China recently pulled an oil rig from an area of the disputed South China Sea that Vietnam also claims. Despite the action, the incident has had a lingering effect on consumers in Vietnam. VOA's Reasey Poch reports from Hanoi on an effort to boycott Chinese products.
Video

Video Vietnamese Staging Chinese Product Boycott After Oil Rig Spat

China recently pulled an oil rig from an area of the disputed South China Sea that Vietnam also claims. Despite the action, the incident has had a lingering effect on consumers in Vietnam. VOA's Reasey Poch reports from Hanoi on an effort to boycott Chinese products.
Video

Video ESA Spacecraft to Land on a Comet

After a long flight through deep space, a European Space Agency probe is finally approaching its target -- a comet millions of kilometers away from earth. Scientists say the mission may lead to some startling discoveries about the origins of the water on earth. VOA’s George Putic has more.
Video

Video Young Africans Arrive in US for Leadership Program

President Barack Obama's Young African Leadership Initiative has brought hundreds of young Africans to the United States for a six-week program aimed at building their knowledge and skills in fields such as public administration and business. Out of the 50,000 young Africans who applied for the program, just one percent was accepted. VOA's Laurel Bowman caught up with some of those who made the cut and has this report.
Video

Video In Honduras, Amnesty Rumors Fuel US Migration Surges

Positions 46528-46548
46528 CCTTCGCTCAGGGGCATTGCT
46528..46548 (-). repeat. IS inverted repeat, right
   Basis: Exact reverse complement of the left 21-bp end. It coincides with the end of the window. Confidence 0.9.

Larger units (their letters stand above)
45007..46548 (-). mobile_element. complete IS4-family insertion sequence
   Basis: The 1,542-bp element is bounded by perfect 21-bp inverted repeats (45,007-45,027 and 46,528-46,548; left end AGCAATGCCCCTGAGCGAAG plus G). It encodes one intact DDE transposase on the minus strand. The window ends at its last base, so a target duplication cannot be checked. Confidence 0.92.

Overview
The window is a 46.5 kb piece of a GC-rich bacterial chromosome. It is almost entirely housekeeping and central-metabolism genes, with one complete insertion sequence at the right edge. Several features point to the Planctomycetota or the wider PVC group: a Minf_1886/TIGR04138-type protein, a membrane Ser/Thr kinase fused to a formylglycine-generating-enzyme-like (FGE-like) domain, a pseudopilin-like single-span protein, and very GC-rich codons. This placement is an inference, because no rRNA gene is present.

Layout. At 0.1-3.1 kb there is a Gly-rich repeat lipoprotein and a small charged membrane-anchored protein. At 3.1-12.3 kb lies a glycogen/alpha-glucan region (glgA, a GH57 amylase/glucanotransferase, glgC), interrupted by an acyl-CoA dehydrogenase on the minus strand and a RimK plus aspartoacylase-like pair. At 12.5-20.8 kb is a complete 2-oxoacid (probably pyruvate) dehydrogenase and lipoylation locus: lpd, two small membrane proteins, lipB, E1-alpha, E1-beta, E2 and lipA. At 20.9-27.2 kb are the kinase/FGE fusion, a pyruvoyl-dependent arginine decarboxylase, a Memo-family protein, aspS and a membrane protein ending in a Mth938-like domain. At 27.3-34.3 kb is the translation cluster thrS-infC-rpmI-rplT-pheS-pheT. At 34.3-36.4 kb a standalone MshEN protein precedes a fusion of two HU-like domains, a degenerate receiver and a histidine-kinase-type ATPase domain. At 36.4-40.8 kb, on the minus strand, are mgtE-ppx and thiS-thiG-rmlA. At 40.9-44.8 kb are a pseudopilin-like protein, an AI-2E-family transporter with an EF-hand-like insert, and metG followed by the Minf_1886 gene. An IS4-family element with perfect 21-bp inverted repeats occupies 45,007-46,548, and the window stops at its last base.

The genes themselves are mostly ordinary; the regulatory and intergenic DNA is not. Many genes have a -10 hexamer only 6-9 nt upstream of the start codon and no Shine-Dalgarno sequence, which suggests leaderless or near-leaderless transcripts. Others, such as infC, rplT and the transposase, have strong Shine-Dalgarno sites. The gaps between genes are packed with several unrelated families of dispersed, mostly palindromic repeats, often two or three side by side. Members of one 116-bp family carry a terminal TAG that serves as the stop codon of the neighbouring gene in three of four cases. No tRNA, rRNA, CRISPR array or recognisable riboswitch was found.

False rumors in Central America are fueling the current surge of undocumented young people being apprehended at the U.S. border. The inaccurate claims suggest the U.S. will give amnesty to young migrants from the region. As VOA's Brian Padden reports from Honduras, these rumors trace back to President Obama's 2012 executive order to halt deportations for some young undocumented immigrants already living in the United States.
Video

Video Students in Business for Themselves

They're only high school students, but they are making accessories for shoes, fabricating backpacks and doing product photography - all through their own businesses. It's the result of a partnership between a non-profit organization that teaches entrepreneurship and their schools. VOA's Mike O'Sullivan and Deyane Moses met the budding entrepreneurs near Los Angeles.
Video

Video Astronauts Train in Underwater Lab

In the world’s only underwater laboratory, four U.S. astronauts train for a planned visit to an asteroid. The lab - called Aquarius- is located five kilometers off Key Largo, in southern Florida. Living in close quarters and making excursions only into the surrounding ocean, they try to simulate the daily routine of a crew that will someday travel to collect samples of a rock orbiting far away from earth. VOA’s George Putic has more.

AppleAndroid